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Publication numberUS8128506 B2
Publication typeGrant
Application numberUS 12/148,640
Publication dateMar 6, 2012
Filing dateApr 21, 2008
Priority dateApr 23, 2007
Also published asUS20080261712
Publication number12148640, 148640, US 8128506 B2, US 8128506B2, US-B2-8128506, US8128506 B2, US8128506B2
InventorsGraeme Quirk
Original AssigneeGraeme Quirk
Export CitationBiBTeX, EndNote, RefMan
External Links: USPTO, USPTO Assignment, Espacenet
Golf club
US 8128506 B2
Abstract
A golf club having a head with a face configured to contact a ball and a shaft attached to the head at a first end such that the first end extends into and is received within the head. The shaft is gripped by a golfer at a second end so as to be swung by the golfer to head strike the ball. The head is configured to provide the golfer with a visual indication of the position of the first end of the shaft such that the position of first end of the shaft is monitored during the swing. The visual indication can be provided by a transparent region and highlighting the first end of the shaft.
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Claims(9)
The invention claimed is:
1. A golf club comprising:
a head having a face configured to contact a ball; and
a shaft attached to said head at a first end such that the first end extends into and is received within said head, the shaft being configured to be gripped by a golfer at a second end so as to be swung by the golfer such that the face of the head strikes the ball thereby imparting motion to the ball;
wherein a terminal region of the first end of the shaft is visually enhanced by highlighting compared to at least one of the surrounding portions of the head and a reference surface thereby facilitating viewing of the first end of the shaft against the reference surface during a swing of the golf club;
with the visual enhancement involving one or more of: providing said terminal region of the first end of the shaft in a bright colour, providing the terminal region of the first end of the shaft in a contrasting colour, providing the terminal region of the first end of the shaft with a phosphorescent material, providing the terminal region of the first end of the shaft with light emitting means directed toward the golfer, and providing the terminal region of the first end of the shaft with retro-reflective material; and
wherein at least a portion of the head adjacent a terminal region of the first end of the shaft is transparent such that a terminal end of the first end of the shaft is visible to the golfer against the reference surface located below the head to provide the golfer with a visual indication of the position of the terminal end of the first end of the shaft against said reference surface such that a path of the terminal end of the first end of the shaft is monitored during said swing.
2. A golf club according to claim 1 wherein said transparent portion completely surrounds the first end of the shaft where it extends into and is received within said head.
3. A golf club according to claim 1 wherein the reference surface is a ground surface located below the head.
4. A golf club according to claim 1 wherein the transparent portion of the head, as viewed by the golfer holding the club in the address position, surrounds the first end of the shaft and wherein the transparent portion is configured to draw the focus of the golfer's attention to the transparent portion and to the terminal end of the first end of the shaft against the reference surface.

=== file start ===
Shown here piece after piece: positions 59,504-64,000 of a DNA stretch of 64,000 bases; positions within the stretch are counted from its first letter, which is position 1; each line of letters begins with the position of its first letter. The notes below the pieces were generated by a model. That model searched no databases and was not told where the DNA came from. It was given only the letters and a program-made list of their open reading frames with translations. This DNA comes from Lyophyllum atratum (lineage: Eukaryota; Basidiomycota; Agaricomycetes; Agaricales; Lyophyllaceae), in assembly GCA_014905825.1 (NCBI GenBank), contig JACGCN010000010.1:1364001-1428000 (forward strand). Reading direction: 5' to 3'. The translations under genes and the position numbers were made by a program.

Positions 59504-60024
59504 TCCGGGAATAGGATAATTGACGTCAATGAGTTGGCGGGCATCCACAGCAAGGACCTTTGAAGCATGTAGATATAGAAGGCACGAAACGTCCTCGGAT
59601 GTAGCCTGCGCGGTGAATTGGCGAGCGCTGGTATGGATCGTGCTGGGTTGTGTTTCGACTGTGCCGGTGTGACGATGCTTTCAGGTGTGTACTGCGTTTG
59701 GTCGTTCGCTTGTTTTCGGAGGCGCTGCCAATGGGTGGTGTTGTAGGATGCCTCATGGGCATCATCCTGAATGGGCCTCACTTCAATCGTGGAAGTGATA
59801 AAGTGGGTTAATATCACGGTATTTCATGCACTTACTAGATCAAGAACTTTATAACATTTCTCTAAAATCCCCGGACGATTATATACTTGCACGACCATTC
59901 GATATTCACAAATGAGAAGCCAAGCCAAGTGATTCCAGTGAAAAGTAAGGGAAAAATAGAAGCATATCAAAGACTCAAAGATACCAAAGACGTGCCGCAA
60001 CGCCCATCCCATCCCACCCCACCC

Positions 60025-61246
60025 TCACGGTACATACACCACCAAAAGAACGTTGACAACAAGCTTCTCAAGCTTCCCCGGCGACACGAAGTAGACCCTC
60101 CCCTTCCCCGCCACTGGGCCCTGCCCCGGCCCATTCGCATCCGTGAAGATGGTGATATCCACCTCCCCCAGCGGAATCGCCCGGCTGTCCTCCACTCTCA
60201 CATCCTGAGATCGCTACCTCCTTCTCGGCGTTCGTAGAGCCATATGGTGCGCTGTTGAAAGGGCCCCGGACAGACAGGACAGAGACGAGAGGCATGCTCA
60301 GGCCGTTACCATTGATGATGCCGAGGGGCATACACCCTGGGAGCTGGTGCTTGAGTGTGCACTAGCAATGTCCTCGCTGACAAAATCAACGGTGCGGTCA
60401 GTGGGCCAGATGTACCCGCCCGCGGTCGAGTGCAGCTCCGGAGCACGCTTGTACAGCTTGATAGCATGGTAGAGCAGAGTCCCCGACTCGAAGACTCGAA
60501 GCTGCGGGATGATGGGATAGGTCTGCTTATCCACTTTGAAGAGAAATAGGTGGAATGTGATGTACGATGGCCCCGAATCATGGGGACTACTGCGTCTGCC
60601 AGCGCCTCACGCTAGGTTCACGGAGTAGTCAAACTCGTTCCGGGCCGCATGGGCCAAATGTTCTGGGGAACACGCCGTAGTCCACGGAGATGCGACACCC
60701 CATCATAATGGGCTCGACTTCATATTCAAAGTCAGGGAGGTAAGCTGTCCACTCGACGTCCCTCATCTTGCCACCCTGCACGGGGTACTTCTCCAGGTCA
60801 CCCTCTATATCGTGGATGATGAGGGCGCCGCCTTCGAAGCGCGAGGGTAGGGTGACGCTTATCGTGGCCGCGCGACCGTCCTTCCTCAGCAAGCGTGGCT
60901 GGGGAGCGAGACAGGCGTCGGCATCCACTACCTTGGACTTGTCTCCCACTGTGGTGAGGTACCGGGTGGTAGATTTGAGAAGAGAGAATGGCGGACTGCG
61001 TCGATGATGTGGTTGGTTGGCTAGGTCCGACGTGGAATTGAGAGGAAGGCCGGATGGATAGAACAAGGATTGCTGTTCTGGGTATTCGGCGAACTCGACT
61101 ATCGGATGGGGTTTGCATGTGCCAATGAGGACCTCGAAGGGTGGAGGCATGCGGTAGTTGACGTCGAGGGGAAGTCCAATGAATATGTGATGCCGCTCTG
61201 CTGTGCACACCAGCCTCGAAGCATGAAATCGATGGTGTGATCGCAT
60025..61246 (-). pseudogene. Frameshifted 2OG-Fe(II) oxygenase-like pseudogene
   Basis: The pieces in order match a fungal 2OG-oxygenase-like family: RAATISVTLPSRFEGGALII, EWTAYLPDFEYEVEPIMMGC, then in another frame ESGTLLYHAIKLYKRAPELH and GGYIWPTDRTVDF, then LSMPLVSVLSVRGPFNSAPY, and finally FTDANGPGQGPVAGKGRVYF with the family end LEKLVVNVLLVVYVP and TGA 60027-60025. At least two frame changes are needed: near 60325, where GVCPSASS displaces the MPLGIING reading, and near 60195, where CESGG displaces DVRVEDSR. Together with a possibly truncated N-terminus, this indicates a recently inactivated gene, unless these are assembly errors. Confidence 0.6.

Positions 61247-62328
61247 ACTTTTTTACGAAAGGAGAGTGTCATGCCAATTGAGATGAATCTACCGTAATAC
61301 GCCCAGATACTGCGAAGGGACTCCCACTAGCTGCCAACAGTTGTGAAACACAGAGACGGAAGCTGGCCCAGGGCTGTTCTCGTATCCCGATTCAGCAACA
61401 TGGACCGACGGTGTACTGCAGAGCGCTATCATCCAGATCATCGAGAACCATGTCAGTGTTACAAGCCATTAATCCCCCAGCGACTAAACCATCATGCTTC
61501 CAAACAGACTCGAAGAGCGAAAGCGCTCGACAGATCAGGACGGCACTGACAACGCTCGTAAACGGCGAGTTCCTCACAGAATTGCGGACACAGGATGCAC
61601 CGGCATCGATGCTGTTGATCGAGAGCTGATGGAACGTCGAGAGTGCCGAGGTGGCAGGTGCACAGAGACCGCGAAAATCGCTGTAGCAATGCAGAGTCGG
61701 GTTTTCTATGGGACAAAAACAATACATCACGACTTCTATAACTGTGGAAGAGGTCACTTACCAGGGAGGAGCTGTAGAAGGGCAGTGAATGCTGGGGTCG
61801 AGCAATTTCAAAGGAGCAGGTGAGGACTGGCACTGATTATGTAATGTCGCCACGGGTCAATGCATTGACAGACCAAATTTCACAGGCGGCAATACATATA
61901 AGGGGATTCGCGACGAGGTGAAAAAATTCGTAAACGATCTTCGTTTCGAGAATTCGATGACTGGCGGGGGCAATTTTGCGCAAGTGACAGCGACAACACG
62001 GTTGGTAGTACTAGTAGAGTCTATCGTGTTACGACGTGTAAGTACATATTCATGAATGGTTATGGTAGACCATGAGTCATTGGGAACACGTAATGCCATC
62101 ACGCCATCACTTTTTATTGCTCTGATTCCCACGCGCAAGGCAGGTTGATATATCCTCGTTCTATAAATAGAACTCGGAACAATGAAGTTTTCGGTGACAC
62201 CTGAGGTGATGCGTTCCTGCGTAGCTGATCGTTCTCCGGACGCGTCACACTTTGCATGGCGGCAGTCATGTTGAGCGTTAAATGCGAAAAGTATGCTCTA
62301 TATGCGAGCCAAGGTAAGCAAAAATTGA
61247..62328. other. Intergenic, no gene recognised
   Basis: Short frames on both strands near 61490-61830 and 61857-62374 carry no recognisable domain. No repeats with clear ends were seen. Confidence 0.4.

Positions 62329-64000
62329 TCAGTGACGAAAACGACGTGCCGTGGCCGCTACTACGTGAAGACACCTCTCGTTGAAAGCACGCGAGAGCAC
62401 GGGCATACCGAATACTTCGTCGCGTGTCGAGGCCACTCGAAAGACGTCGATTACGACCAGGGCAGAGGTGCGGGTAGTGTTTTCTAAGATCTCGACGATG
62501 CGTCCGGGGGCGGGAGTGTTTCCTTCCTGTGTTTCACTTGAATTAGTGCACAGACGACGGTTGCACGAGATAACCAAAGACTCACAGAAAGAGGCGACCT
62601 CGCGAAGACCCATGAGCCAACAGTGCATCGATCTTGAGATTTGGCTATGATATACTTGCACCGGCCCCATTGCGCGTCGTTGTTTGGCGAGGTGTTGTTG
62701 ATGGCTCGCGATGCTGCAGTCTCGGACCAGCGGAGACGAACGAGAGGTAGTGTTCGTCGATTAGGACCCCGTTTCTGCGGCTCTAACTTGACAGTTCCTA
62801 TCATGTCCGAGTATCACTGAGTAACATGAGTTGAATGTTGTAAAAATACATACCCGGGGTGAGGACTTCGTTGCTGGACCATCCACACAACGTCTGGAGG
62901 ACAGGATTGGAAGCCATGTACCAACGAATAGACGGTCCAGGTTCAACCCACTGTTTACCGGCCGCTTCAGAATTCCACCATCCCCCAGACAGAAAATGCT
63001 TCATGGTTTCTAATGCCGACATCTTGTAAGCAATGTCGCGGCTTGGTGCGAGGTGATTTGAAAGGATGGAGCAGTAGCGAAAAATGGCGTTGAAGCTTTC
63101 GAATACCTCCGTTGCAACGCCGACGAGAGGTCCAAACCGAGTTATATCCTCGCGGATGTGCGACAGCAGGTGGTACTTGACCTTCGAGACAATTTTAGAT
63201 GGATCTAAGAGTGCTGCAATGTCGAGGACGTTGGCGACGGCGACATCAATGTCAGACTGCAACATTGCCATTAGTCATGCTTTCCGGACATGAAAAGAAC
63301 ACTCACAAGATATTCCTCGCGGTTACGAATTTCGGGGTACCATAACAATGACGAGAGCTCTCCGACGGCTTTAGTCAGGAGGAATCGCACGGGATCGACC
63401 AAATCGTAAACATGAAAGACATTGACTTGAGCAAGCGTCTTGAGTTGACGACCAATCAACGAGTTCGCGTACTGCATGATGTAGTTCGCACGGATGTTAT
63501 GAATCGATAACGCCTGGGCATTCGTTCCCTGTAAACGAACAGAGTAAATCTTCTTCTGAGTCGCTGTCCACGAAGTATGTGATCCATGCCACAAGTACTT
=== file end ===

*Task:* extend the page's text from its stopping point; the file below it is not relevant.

5. A golf club as claimed in claim 4 wherein the transparent portion is configured to have boundaries which when viewed by the golfer holding the club in the address position forms a visual framing of the terminal end of the first end of the shaft against the reference surface.
6. A golf club as claimed in claim 5 wherein the visual framing is comprised by a visually demarcated concave boundary at least partially surrounding the location where the first end of the shaft extends into said head.
7. A golf club according to claim 1, wherein the head includes a visual marker that indicates the position of the terminal region of the first end of the shaft to the golfer holding the club in the address position.
8. A golf club according to claim 7, wherein the visual marker is provided as a marking on an upper surface of the head.
9. A golf club according to claim 8, wherein the marking is located such that it is directly above the terminal region of the first end of the shaft received within the head so as to be in a direct line drawn from the golfer's eyes when in the address position to the first end of the shaft.
Description
CROSS REFERENCE TO RELATED APPLICATION

This patent application claims priority from Australian Patent Application No. 2007902095 and the contents of that specification are incorporated herein by reference.

FIELD OF THE INVENTION

The present application relates to a device and method for training a user to swing a golf club, more particularly, the present invention relates to a golf club and method of using the golf club that aids a player in monitoring and/or correcting their swing during a golf stroke.

BACKGROUND OF THE INVENTION

The game of golf is widely played throughout most countries of the world. Golf is played by people of either gender and of various ages and the game accommodates people of varying ability.

Golf is a particularly challenging sport that requires much skill and endeavour to deal with the technical aspects of the game, as well as the random aspects that occur in outdoor sports exposed to the elements of nature. Whilst the elements of nature can rarely be controlled, the technical aspects of the game, including the swing action and various other swing attributes, can be refined and improved to provide a player with a relatively consistent swing action between individual shots. The ability to strike the ball in a consistent manner with a degree of accuracy is a constantly being sought by golfers of all ages and abilities.